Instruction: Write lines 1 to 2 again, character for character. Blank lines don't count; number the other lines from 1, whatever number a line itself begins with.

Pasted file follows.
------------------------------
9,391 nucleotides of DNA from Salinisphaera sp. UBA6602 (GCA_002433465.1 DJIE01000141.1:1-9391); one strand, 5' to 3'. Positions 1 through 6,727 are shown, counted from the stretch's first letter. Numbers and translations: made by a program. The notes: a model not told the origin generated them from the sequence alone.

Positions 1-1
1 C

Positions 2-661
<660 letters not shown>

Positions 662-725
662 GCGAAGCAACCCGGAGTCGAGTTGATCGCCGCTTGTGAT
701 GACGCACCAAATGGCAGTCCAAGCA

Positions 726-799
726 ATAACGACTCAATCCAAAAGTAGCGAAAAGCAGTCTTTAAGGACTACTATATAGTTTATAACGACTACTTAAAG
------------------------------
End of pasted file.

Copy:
9,391 nucleotides of DNA from Salinisphaera sp. UBA6602 (GCA_002433465.1 DJIE01000141.1:1-9391); one strand, 5' to 3'. Positions 1 through 6,727 are shown, counted from the stretch's first letter. Numbers and translations: made by a program. The notes: a model not told the origin generated them from the sequence alone.

Positions 1-1